For example, “You might want to make reservations. How are we all getting there? Maybe there’s a transportation service somehow” Chudnovsky hints. When I ask if Messenger might build on Uber’s API to let you instantly book rides, he coyly replied “I didn’t say that, but that doesn’t mean I don’t like what you’re saying.”

Facebook Messenger Location

Here’s a quick demo of how the new location sharing system works:

[tc_aol_on code=”518866558″]

No More Marauders Map

Unfortunately for Facebook’s public image, the elimination of the toggleable, persistent location sharing feature…

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InboxVudu And The Uber That Got Away

Originally posted on TechCrunch:

We hear a lot of startup origin stories here at TechCrunch, and sometimes they can blur together. But this one’s a little different.

It’s about Ramesh Haridas, an entrepreneur and angel investor. He’s backed some successful startups, including Rapportive, which was acquired by LinkedIn. What Haridas told me about, however, was the one that got away — namely, Uber.

As you can see in the screenshot below, back in 2010, Haridas was actually corresponding with Ryan Graves. At the time, Graves was running the company then known as UberCab, and they were scheduling a call to discuss a possible investment. However, when Graves tried to reschedule, Haridas said he totally missed the message, and eventually the round closed without him.

Missing the email was “very costly,” Haridas said. After all, Uber has been valued at $40 billion, and even before the most recent funding and valuation, those…

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Google Adds Traffic Alerts To Maps

Originally posted on TechCrunch:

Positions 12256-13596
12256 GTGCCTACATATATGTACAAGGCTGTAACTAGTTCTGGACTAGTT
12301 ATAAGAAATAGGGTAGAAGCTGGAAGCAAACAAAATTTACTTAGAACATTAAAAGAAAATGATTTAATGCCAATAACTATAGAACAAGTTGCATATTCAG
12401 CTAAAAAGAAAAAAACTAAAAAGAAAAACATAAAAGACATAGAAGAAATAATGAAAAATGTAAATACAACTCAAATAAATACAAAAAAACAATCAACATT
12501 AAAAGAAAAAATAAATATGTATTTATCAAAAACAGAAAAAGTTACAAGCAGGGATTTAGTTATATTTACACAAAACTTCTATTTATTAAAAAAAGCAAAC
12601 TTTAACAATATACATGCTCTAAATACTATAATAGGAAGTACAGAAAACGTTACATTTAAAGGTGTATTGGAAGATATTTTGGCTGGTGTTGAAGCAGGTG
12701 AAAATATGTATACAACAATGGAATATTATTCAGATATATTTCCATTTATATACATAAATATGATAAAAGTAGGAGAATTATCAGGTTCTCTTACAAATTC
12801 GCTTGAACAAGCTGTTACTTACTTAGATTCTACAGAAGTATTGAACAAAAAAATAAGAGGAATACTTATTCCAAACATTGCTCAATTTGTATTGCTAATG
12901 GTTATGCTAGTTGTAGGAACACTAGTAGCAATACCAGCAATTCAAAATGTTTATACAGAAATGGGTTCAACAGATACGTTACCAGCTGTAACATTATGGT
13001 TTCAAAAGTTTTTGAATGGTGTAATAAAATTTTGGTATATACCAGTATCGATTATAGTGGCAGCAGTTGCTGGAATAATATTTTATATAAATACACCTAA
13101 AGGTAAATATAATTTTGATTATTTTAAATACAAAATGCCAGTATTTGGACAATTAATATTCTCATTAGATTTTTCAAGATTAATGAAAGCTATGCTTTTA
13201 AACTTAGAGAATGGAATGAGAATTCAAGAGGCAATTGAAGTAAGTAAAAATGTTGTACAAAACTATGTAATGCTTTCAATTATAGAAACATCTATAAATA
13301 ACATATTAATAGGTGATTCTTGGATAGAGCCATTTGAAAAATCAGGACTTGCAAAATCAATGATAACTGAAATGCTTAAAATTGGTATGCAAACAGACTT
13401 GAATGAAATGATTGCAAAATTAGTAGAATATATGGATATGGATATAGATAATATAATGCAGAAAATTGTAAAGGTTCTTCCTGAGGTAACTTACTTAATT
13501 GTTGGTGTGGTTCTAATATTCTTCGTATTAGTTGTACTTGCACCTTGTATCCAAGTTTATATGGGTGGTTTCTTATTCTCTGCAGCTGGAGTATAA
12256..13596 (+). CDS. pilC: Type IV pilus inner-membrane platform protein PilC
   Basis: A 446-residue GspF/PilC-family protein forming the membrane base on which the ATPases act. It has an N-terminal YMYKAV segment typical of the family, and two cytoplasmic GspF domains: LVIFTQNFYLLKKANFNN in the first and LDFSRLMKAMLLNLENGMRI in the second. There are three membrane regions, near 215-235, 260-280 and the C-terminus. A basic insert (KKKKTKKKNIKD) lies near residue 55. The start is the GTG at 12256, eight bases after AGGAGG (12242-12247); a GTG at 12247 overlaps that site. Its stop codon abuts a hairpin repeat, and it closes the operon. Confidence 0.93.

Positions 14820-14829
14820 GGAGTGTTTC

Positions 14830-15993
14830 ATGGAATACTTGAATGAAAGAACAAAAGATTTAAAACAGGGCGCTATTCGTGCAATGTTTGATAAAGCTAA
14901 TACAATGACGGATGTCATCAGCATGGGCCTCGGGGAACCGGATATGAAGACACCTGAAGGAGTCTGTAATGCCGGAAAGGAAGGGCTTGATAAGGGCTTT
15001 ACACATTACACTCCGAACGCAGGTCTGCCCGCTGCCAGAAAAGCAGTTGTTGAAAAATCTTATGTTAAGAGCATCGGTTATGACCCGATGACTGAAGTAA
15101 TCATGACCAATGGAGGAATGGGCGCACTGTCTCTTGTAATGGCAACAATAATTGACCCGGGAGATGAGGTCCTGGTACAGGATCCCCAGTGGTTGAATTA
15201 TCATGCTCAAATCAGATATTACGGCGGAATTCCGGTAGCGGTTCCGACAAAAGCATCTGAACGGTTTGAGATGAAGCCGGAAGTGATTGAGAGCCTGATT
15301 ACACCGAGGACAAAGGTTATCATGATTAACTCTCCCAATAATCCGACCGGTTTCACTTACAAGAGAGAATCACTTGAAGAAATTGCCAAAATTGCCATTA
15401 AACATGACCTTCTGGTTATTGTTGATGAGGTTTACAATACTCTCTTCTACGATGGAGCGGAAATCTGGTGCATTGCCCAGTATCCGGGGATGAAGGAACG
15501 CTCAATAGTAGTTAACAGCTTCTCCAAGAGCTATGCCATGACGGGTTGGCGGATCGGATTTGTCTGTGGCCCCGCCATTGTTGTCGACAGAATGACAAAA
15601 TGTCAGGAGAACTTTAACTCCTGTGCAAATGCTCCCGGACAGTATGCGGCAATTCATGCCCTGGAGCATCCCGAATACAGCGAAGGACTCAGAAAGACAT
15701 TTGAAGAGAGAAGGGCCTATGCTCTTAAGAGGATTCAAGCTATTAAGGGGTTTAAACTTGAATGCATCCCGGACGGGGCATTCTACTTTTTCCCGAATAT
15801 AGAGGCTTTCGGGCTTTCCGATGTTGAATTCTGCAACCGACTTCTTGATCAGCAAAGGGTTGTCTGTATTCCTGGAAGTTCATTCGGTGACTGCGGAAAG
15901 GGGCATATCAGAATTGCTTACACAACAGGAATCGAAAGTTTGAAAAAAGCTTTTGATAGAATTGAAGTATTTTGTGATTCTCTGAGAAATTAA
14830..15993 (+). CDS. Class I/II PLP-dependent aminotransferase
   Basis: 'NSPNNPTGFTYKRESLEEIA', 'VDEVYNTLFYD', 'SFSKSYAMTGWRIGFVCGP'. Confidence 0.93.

Just in time for the hustle-and-bustle of Memorial Day Weekend, Google has added traffic alerts to Google Maps.

Google has shown traffic conditions for a while now, but this update actually brings with it explanations as to why various routes will be faster, alerts for a blockage or traffic jam up ahead, and of course, alternate routes to each destination.

If/When a traffic jam pops up while you’re en route, Google Maps will also tell you about how long it expects you to be waiting if you stay on the same path, or give you other options.

Simple, yet useful.

The company also pulled data from Google Maps searches in the past to see what people would be getting up to this weekend. Top searches from last year include the beach, the cemetery, the gas station, restaurants, furniture stores, and ice cream shops.

Google also used last year’s data to…

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IFood Raises $50 Million From Movile And Just Eat For Food Delivery

Originally posted on TechCrunch:

[tc_contributor_byline cb_profile=”http://crunchbase.com/person/julie-ruvolo” slug=”julie-ruvolo”]

Latin American mobile commerce powerhouse Movile and Just Eat, the global online take-out service, have announced a $50M investment in Brazil’s leading food delivery service, iFood. The raise brings iFood’s total funding to $62M.

Movile and Just Eat are responsible for investing in all but iFood’s original $1.6mm Series A. Movile invested $4.6 million in the company’s B and C rounds, and last year Just Eat funded a $5.7M Series D and merged its Brazil operations with iFood. Movile CEO Fabricio Bloisi and CFO Arthur O’Keefe sit on the board with Jerome Gavin from Just Eat and Dan Faccio from Naspers, which owns a majority stake in Movile.

Movile, which has a 60% controlling stake of iFood, bills itself as the largest mobile commerce platform in Latin America by a number of indices: Gross Merchandise Value through mobile, net revenues, profits and market share. They’ve seen 80%…